Luck be a Lady tonight
Dear Mark, I have a question that perhaps you have answered, and if you have, I apologize for asking again. Our local casino has on the blackjack felt "Lucky Ladies". This is a side bet where you are hoping for a natural 20 on the first two cards. If you get it, you get a 4-1 payback; the paybacks go up depending on whether the cards are suited or not (9-1 if they are) all the way up to 125-1 if you get two Queens of Hearts. Knowing that casinos are NOT ATM machines, this bet is clearly to the house’s favor. My question is, just how MUCH in the house’s favor are these bets? And yes, I was actually dealt the elusive Queens of Hearts, as was my fiancée, but no; we did not have any money on that bet. David T.
Lucky Ladies is an optional proposition bet found on the game of Blackjack. The basic proposition is whether or not the player’s first two cards total twenty. Additional bonuses are paid if the player’s first two cards equaling twenty are also suited (e.g. Ace of Hearts and Nine of Hearts), or matched, (e.g. two identical cards such as two Jacks of Spades). There is also a special bonus if the player’s first two cards are both the Queen of Hearts; the "Lucky Ladies." A top prize is awarded if the player’s Queen of Hearts pair occurs at the same time that the dealer has a blackjack.
I generally, David, give every wager the casino offers a whirl, once, even if the house edge is excessive. I deem it a professional service to future questions like yours. Soooo, one night a while back I decided to throw down a buck on the Lucky Ladies. First card out; the Queen of Hearts. And my second card…? Wouldn't you know it, the dealer pitches me a second Queen of Hearts! I just won $125 on a dollar bet that I really shouldn’t be making in the first place. But it gets better. The dealer’s up card was an Ace. Still following me, David? If the dealer has a ten, Jack, Queen or King in the hole, I win $1,000.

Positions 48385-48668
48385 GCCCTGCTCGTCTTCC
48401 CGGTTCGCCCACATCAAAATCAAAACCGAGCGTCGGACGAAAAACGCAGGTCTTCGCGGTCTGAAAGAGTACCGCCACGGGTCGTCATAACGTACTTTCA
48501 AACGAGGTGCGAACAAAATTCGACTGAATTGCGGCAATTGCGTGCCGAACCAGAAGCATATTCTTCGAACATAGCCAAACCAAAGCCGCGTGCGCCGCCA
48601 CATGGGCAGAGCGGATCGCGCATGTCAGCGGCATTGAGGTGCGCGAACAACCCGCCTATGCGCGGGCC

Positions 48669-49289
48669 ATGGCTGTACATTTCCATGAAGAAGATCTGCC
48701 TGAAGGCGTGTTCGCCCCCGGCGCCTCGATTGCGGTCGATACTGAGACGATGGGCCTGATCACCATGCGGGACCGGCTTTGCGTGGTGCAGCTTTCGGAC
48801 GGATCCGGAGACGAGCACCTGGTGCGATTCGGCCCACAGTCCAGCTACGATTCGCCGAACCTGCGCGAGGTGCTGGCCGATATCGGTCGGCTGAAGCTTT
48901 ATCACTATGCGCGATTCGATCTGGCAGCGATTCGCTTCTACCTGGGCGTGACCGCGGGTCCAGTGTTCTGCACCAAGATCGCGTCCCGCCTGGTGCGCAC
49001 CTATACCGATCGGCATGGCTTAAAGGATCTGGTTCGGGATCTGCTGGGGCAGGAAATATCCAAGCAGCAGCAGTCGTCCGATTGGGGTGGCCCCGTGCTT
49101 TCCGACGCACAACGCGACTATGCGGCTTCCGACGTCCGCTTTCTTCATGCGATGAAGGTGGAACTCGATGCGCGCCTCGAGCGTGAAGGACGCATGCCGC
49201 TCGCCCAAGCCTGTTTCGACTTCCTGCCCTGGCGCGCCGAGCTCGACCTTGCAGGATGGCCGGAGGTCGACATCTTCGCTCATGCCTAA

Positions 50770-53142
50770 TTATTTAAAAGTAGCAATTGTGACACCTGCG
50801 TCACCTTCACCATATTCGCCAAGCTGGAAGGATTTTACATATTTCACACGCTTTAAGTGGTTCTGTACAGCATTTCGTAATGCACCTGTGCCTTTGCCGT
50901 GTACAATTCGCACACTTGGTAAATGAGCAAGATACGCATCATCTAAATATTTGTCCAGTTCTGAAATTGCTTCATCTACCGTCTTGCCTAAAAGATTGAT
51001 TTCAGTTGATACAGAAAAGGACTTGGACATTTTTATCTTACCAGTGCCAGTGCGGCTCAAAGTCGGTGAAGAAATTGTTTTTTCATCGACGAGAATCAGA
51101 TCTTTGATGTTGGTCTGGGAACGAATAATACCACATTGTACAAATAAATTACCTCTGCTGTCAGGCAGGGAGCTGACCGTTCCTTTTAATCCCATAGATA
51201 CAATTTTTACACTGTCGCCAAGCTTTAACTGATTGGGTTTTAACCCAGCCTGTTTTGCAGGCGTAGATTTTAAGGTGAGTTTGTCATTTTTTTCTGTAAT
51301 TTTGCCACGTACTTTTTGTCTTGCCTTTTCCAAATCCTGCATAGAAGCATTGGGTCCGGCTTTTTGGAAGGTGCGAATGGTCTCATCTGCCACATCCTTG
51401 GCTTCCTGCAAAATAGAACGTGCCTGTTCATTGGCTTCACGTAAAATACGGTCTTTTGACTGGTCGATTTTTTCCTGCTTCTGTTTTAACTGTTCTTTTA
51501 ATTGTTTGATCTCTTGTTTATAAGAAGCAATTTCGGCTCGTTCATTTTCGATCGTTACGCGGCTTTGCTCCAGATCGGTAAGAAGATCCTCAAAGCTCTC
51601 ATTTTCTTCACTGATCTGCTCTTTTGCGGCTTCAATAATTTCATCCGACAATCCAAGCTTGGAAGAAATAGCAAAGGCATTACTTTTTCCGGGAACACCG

BANG! The Greek goddess of war, Athena, the Queen of Spades appeared, arm-in-arm with Gorpus, the patron saint of left-handed married men, giving me a thousand dollar payday.
The casino advantage on the Lucky Ladies proposition wager is depends on the number of decks are used and the paytable, which varies from casino to casino. It can be anywhere from 16.73% to over 38%. The game I played on had six decks and paid the following for each combination:
Queen of Hearts pair w/dealer blackjack: 1000 to 1 Queen of Hearts pair: 125 to 1 Matched 20: 19 to 1 Suited 20: 9 to 1 Any 20: 4 to 1
The casino advantage with six decks and this paytable was 24.71%, but, thanks to the only armed Queen in the deck, along with her unreliable pal, I’m $1,000 to the plus side on a wager that it’s tough for me to bad mouth. I still shall, but in a whisper.
Dear Mark, What does the expression mean: "Don't tap on the aquarium?" John R.
"Don’t tap on the aquarium" is catchphrase, spoken by one player to another, meaning do not give lessons or advice that would enlighten the fish. And the fish, John, are terrible players who tend to give away lots and lots of money. Fish make the game profitable for the other players at the table. For those of us who play, nothing, but nothing beats playing in a fishpond. There is an old poker adage though, which holds that if you can't spot the fish at your table, you're probably it.
Gambling quote of the week: "No use gambling if you can’t lose your head once in awhile." Larry Merchant, The National Football Lottery (1973